Some folks use sport shooting as a means to shoot someone else’s set up so they aren’t stuck doing their normal square range stuff.  Often a good place to test gear.  Because you aren’t “playing the game” doesn’t mean you are lame.

Nothing wrong with folks that just want to do it for shits & giggles or playing around with new gear.  While not lame, it is unfortunate though when someone shows up to a competition event and clearly gets nothing tangible out it.  If they have no drive to restructure their training and improve performance they are basically just wasting time & money.

Dagga Boy posted:
on the other side.....if you can rap your head around the game part, pushing yourself past comfortable in a competitive atmosphere is a solid way to build technical performance skill.


Room for everyone in this.  There is the guy who shows up with their stock bargain basement Mossberg 500 and totally sucks and whines about “I am running my real gear and reality this and that”....it’s wrong.  Just as much as the total gamer who claims they are ready to dominate a street fight because they know how to play a shooting game well.  Wrong as well.  Outside of the extremes, middle ground is solid.  

Yes, 3-Gun/USPSA competitions are just games.

But they are games where you are shooting your firearm(s) at targets, under time, where you need to combine both speed & accuracy to score well and have a chance at being competitive.  You must discern and discriminate between “shoot” and “no-shoots” targets. You've got to move quickly from position to position working with and/or around barriers and obstacles. You'll will often need to fire from awkward positions and/or while off-balance.  You will need to learn and make use of a variety of skills while find solutions to ambiguous situations within your skill level, such as; shot calling, quick reloads, rapid target transitions, fast split times, quick malfunctions clearance, etc., etc..
All of this occurs while you're competing against peers in your division, in your class, and in your category... this all directly translates to physical and mental performance (good or bad) while under pressure.  Learning how to compartmentalize and control yourself under competition induced stress leads to better mental management and physical performance.  Shooting to win in competitions, and training to win in competitions will make you better shooter, and make your survival odds in a gunfight better... not worse.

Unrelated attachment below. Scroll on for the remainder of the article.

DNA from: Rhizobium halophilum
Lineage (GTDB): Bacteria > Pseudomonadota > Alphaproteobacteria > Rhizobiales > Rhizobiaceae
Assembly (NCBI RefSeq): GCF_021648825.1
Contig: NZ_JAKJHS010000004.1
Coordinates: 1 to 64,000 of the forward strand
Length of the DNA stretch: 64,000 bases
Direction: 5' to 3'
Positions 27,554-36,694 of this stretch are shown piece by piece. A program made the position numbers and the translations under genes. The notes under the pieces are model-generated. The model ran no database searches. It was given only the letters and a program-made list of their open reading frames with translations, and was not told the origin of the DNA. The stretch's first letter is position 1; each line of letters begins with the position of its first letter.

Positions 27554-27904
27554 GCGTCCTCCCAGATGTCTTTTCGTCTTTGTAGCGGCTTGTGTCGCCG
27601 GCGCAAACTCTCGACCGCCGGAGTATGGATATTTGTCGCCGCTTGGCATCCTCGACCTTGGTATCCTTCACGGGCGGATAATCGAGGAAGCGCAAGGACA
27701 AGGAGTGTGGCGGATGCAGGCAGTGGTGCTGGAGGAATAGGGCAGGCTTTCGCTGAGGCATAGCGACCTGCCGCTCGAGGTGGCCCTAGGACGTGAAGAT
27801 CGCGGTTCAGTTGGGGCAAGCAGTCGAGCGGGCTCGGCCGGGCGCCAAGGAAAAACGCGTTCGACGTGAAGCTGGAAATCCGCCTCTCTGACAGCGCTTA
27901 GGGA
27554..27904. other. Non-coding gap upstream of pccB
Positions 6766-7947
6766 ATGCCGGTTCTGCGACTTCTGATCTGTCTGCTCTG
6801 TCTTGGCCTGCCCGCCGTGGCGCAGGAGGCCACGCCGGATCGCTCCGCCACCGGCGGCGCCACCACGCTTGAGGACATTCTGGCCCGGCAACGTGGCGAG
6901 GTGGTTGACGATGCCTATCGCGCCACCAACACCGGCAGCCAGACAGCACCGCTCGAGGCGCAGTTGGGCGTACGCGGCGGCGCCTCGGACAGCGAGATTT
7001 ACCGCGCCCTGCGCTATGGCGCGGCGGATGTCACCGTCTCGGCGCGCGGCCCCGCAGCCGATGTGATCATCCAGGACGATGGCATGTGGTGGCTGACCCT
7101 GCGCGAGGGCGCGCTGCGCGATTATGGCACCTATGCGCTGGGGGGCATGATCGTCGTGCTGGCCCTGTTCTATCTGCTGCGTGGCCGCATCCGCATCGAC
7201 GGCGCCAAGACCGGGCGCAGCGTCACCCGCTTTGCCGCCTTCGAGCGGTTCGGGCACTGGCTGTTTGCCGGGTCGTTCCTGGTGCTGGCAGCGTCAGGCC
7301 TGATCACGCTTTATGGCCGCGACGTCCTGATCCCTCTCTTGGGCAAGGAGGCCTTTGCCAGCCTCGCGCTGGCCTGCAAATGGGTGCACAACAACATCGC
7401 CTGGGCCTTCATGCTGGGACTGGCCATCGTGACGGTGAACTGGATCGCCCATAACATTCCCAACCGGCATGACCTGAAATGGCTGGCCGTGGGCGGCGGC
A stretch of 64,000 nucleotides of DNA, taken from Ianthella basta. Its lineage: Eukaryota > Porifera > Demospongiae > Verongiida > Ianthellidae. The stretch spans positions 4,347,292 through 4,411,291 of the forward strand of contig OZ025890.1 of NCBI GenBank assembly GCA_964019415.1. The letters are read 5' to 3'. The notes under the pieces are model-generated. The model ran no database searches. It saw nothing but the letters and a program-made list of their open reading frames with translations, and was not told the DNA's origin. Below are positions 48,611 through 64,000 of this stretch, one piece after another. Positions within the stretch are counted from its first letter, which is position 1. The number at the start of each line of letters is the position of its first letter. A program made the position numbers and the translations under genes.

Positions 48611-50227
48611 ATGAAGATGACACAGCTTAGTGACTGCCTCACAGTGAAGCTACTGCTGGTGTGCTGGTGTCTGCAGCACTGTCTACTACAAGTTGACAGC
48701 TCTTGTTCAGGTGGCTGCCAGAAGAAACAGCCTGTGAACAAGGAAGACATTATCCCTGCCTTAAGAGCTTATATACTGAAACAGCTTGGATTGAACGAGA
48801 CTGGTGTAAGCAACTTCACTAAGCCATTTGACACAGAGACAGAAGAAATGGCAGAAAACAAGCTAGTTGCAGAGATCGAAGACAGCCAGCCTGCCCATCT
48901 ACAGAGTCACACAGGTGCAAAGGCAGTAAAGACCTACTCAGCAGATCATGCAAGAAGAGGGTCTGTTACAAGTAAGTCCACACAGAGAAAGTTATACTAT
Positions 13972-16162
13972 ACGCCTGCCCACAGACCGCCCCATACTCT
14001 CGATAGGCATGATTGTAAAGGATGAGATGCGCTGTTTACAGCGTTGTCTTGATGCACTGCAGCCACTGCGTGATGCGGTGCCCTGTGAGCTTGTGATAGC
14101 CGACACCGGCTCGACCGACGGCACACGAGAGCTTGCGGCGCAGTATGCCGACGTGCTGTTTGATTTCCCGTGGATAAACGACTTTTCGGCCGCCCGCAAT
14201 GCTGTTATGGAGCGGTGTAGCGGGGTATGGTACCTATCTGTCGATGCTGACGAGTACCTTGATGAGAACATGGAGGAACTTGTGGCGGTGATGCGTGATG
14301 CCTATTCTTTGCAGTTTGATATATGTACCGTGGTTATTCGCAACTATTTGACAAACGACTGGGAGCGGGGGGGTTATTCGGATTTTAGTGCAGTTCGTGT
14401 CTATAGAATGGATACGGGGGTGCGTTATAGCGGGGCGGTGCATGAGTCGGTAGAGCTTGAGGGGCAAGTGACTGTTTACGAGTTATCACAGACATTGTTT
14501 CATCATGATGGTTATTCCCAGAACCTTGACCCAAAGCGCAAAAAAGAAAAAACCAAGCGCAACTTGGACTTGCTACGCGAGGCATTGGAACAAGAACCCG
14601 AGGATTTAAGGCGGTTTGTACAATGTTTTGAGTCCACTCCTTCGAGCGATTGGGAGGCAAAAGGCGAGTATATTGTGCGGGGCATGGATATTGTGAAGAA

Sorry Mustache 6, I most disagree with you more than I agree. 

Competition is good.  It provides stress and assists in learning to cope and perform.  However, you fight the way you train.  Most shooting competitions today, because time is the critical factor, eliminate defensive, "tactical" shooting.  First, the course of fire is known and then gamed out for reloads and target shooting order to reduce your overall time.  Yes, there are shooting boxes at barricades, but shooters don't shoot with the absolute minimum of exposed body, instead they lean as far as possible and necessary to engage multiple targets as quickly as possible, not engaging the first visible target while remaining behind cover from the others.  Shotguns get barrels and magazine extensions leaving them longer than a Mosin Nagant 1891 with fixed bayonet.  The mods, adaptations and ammo carriage for reloads are used only in the match environment.  I could go on for half a page on the handguns and rifles as well. 

I freely admit that there are game generated solutions that have gone mainstream in the shooting world, including defensive use.  The RMR on handguns is an example.  45 deg offset backup sights on an AR are another.  And yes, there are divisions where you can use actual practical guns, holsters and other gear.  But if you run the match with a game mentality in regards to how you shoot the stages, you may win the competition, but you aren't doing yourselves any favors when the targets shoot back.  If you've got friends with a similar mindset, you can compare your scores to them for competition value, but you will never place against those who put time as the prime consideration.

-------------------------

Mark

Swear allegiance to the flag Whatever flag they offer

Never hint at what you really feel

Teach the children quietly For some day sons and daughters

Will rise up and fight while we stood still